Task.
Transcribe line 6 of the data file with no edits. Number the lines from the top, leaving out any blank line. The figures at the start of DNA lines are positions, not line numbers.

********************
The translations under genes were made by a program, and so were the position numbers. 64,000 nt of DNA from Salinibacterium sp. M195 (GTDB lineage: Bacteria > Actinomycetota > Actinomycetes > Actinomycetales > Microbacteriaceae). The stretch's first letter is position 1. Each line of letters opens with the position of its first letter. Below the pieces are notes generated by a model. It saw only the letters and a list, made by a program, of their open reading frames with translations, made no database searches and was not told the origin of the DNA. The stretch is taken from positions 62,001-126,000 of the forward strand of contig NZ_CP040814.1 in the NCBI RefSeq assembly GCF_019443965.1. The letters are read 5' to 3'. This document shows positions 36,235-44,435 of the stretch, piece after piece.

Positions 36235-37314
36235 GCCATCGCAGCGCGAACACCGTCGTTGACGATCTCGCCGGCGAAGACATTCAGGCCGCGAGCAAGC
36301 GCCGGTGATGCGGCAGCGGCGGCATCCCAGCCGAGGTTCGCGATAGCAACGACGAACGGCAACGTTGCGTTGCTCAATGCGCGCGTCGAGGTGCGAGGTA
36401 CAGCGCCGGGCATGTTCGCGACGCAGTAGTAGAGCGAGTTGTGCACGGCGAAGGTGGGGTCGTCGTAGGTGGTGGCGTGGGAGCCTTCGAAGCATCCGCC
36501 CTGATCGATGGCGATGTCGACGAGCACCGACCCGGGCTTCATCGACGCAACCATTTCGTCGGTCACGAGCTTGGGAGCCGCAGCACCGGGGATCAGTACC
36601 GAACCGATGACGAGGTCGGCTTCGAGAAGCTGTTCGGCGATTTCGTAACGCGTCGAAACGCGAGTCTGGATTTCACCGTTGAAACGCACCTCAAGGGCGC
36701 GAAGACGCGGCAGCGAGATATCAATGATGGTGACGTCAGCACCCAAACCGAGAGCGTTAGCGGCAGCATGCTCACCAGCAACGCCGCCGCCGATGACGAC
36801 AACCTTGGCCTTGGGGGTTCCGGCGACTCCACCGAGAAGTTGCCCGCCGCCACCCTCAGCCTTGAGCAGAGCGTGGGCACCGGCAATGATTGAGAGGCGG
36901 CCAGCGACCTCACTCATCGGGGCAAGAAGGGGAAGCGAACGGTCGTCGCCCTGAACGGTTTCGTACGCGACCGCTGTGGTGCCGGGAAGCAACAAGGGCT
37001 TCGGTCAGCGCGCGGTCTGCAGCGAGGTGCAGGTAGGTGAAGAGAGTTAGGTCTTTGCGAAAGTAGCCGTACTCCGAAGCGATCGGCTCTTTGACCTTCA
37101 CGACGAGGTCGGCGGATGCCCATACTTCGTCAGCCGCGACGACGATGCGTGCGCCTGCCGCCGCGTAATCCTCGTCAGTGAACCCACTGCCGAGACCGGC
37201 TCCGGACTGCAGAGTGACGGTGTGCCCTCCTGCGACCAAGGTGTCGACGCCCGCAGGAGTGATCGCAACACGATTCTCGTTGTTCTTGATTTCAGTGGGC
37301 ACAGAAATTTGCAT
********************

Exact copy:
36501 CTGATCGATGGCGATGTCGACGAGCACCGACCCGGGCTTCATCGACGCAACCATTTCGTCGGTCACGAGCTTGGGAGCCGCAGCACCGGGGATCAGTACC